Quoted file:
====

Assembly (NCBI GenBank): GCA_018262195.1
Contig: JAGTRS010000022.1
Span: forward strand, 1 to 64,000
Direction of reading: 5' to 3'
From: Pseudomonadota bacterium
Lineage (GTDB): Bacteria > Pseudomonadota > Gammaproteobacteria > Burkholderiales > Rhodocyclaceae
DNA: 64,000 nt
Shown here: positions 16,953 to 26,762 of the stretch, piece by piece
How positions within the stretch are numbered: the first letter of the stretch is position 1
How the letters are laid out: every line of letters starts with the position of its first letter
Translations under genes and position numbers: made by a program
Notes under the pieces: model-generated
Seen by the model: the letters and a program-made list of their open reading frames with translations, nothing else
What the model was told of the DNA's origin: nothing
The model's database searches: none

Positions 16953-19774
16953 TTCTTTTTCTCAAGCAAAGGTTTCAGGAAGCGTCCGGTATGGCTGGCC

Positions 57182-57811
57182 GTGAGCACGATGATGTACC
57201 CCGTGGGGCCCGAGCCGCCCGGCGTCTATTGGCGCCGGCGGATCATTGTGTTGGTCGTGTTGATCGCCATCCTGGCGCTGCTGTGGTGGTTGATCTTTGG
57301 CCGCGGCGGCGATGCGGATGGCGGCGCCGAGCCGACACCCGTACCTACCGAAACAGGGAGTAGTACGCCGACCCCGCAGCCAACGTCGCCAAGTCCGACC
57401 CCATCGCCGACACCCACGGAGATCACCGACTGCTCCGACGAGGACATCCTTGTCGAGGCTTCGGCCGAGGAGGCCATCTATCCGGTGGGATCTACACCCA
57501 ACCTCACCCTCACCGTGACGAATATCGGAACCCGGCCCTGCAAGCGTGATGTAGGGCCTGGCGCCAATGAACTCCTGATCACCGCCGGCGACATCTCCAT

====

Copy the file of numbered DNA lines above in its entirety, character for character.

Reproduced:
Assembly (NCBI GenBank): GCA_018262195.1
Contig: JAGTRS010000022.1
Span: forward strand, 1 to 64,000
Direction of reading: 5' to 3'
From: Pseudomonadota bacterium
Lineage (GTDB): Bacteria > Pseudomonadota > Gammaproteobacteria > Burkholderiales > Rhodocyclaceae
DNA: 64,000 nt
Shown here: positions 16,953 to 26,762 of the stretch, piece by piece
How positions within the stretch are numbered: the first letter of the stretch is position 1
How the letters are laid out: every line of letters starts with the position of its first letter
Translations under genes and position numbers: made by a program
Notes under the pieces: model-generated
Seen by the model: the letters and a program-made list of their open reading frames with translations, nothing else
What the model was told of the DNA's origin: nothing
The model's database searches: none

Positions 16953-19774
16953 TTCTTTTTCTCAAGCAAAGGTTTCAGGAAGCGTCCGGTATGGCTGGCC

Positions 57182-57811
57182 GTGAGCACGATGATGTACC
57201 CCGTGGGGCCCGAGCCGCCCGGCGTCTATTGGCGCCGGCGGATCATTGTGTTGGTCGTGTTGATCGCCATCCTGGCGCTGCTGTGGTGGTTGATCTTTGG
57301 CCGCGGCGGCGATGCGGATGGCGGCGCCGAGCCGACACCCGTACCTACCGAAACAGGGAGTAGTACGCCGACCCCGCAGCCAACGTCGCCAAGTCCGACC
57401 CCATCGCCGACACCCACGGAGATCACCGACTGCTCCGACGAGGACATCCTTGTCGAGGCTTCGGCCGAGGAGGCCATCTATCCGGTGGGATCTACACCCA
57501 ACCTCACCCTCACCGTGACGAATATCGGAACCCGGCCCTGCAAGCGTGATGTAGGGCCTGGCGCCAATGAACTCCTGATCACCGCCGGCGACATCTCCAT